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relationships b/w hydroxides and KH

OK, when I brought this up, my main concern was with whether the
advice I found was misleading people when it suggested Ca(OH)2
addition for increasing GH and not KH.

The point I intended to stress was that the hydroxide will react with
H2CO3 to form HCO3, increasing the KH. If people are trying to
supplement calcium without increasing KH, they are better off using
CaCl2 (which was also suggested in the archives), CaSO4, CaNO3, or
any other calcium salt of the conjugate base of a strong acid.

The observation that any hydroxide can raise KH was intended as a
side-note. Yes, NaHCO3 also accomplishes this, and is simple and
effective. But it's not the only solution; using hydroxides allows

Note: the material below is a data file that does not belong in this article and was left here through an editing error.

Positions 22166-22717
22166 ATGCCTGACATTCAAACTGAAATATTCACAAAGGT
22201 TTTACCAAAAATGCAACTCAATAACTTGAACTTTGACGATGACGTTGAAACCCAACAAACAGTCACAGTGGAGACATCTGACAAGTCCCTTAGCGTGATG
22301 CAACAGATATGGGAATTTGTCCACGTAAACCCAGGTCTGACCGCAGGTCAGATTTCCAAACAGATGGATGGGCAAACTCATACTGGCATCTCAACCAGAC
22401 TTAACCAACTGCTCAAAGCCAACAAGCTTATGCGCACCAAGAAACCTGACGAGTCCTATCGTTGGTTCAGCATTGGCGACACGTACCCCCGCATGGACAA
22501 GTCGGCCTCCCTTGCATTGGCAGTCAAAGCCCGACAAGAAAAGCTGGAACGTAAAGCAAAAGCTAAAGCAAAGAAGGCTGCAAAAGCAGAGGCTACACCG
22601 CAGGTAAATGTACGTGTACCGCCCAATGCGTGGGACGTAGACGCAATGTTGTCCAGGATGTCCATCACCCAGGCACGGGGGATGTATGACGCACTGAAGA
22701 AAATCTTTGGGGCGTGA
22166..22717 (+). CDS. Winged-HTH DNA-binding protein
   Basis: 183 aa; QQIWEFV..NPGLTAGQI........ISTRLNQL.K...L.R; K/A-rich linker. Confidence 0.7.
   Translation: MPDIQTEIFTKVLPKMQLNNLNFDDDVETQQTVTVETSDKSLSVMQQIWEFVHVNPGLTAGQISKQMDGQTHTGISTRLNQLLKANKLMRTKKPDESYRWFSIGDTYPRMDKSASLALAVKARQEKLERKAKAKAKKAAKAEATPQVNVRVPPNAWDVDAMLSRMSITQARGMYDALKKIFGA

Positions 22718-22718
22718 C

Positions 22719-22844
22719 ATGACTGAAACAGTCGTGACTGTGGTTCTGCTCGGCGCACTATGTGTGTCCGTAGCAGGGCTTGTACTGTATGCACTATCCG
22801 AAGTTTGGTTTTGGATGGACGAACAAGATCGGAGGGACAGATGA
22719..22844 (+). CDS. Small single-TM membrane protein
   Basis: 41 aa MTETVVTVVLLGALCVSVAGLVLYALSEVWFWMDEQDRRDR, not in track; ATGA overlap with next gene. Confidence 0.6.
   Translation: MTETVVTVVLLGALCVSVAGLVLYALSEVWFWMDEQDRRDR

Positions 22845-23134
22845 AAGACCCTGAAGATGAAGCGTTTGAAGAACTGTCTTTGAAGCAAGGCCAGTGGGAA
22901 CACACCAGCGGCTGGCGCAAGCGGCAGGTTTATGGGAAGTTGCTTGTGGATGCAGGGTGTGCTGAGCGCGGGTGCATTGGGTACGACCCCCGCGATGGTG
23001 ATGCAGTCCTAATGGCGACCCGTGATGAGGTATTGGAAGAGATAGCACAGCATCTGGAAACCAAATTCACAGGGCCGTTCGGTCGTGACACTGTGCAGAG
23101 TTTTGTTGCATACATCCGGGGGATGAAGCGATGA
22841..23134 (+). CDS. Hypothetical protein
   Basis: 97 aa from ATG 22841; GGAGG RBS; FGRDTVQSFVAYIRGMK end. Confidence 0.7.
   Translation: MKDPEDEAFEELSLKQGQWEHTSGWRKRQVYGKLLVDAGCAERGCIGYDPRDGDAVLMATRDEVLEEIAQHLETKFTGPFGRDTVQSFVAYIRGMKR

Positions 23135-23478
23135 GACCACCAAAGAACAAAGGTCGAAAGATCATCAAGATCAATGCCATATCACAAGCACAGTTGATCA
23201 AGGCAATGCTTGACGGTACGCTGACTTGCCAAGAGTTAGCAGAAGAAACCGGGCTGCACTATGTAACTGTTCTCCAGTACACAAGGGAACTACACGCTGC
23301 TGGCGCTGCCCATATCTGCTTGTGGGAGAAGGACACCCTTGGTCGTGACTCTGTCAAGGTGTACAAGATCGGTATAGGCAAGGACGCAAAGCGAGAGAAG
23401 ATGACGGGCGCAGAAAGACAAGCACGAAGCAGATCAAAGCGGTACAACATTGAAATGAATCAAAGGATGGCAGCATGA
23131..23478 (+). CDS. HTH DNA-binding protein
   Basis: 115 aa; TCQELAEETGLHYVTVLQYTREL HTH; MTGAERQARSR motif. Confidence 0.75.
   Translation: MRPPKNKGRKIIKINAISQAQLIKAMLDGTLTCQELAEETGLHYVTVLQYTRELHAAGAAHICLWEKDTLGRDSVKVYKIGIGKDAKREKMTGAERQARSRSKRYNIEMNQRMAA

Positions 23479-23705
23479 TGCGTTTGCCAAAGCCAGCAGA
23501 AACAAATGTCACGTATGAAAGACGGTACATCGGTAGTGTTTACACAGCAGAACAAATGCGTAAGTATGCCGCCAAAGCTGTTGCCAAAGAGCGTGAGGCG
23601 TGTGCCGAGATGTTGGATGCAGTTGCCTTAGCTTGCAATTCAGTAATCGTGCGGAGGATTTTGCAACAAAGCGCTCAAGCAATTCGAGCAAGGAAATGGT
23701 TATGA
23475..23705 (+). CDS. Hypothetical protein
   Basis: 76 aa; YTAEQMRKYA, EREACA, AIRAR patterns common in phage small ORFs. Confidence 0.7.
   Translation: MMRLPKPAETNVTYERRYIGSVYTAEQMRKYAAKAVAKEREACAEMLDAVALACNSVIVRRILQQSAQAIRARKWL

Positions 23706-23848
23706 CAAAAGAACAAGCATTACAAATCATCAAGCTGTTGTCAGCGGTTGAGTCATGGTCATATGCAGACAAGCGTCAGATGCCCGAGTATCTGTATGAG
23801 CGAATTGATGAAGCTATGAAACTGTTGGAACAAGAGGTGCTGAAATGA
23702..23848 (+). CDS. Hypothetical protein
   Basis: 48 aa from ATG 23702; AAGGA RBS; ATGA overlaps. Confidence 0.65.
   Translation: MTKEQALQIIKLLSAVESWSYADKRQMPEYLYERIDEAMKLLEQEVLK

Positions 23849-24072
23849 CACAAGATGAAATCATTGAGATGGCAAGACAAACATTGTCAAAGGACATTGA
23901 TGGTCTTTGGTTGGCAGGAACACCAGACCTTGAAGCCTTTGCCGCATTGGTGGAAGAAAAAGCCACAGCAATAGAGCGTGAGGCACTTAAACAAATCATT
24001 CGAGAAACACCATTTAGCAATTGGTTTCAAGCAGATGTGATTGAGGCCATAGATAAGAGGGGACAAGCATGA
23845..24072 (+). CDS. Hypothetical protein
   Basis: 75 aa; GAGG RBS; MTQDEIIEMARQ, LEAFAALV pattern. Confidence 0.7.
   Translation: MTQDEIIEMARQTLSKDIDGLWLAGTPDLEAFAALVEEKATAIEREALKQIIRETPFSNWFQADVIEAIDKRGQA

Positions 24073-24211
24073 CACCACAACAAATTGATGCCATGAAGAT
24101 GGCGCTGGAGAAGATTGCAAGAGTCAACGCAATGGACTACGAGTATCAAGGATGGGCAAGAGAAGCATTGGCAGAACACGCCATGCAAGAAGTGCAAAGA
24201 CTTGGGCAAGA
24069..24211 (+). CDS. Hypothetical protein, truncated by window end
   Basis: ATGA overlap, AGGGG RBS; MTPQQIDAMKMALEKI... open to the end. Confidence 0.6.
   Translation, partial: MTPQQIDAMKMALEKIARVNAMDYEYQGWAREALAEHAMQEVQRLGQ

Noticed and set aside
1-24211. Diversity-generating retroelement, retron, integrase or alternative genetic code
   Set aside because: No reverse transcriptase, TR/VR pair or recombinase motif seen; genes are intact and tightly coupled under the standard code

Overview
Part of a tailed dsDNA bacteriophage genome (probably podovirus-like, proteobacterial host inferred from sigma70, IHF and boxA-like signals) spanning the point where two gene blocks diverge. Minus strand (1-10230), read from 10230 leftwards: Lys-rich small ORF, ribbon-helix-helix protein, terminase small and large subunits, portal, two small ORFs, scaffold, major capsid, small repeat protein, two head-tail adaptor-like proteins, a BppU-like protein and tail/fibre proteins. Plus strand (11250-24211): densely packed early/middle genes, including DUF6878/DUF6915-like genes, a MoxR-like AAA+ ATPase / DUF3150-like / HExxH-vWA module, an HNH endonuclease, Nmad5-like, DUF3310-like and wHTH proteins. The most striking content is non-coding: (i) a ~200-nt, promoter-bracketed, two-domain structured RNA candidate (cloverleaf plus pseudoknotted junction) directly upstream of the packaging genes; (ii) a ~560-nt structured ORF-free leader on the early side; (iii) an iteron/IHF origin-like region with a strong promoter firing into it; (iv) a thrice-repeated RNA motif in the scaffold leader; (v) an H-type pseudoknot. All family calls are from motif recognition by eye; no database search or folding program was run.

you to add cations other than sodium that might not have stable 
bicarbonates, and temporary lowers the CO2 by about 7.5 ppm per unit
dKH increase. And adding a strong base isn't as dangerous for the
pH as it sounds as long as the CO2 levels are high.

Consider a tank with KH 1.5, CO2 44 ppm, pH 6.0. Raising KH to 4.5
by adding KOH requires addition of 115 mg/gal KOH. This drops CO2
levels (and increases potassium levels) by 23 ppm and raises pH to
about 6.8. Sufficient NaHCO3 to raise the KH to 4.5 would make the
pH about 6.5. And to break the buffer and really crank the pH up,
you would have to have added 490 mg/gal.

The moral of the story: don't use Ca(OH)2 if your goal is to raise
GH but not KH. But if you want to raise KH while keeping GH the
same, hydroxides allow you to add cations other than sodium, if
you so desire.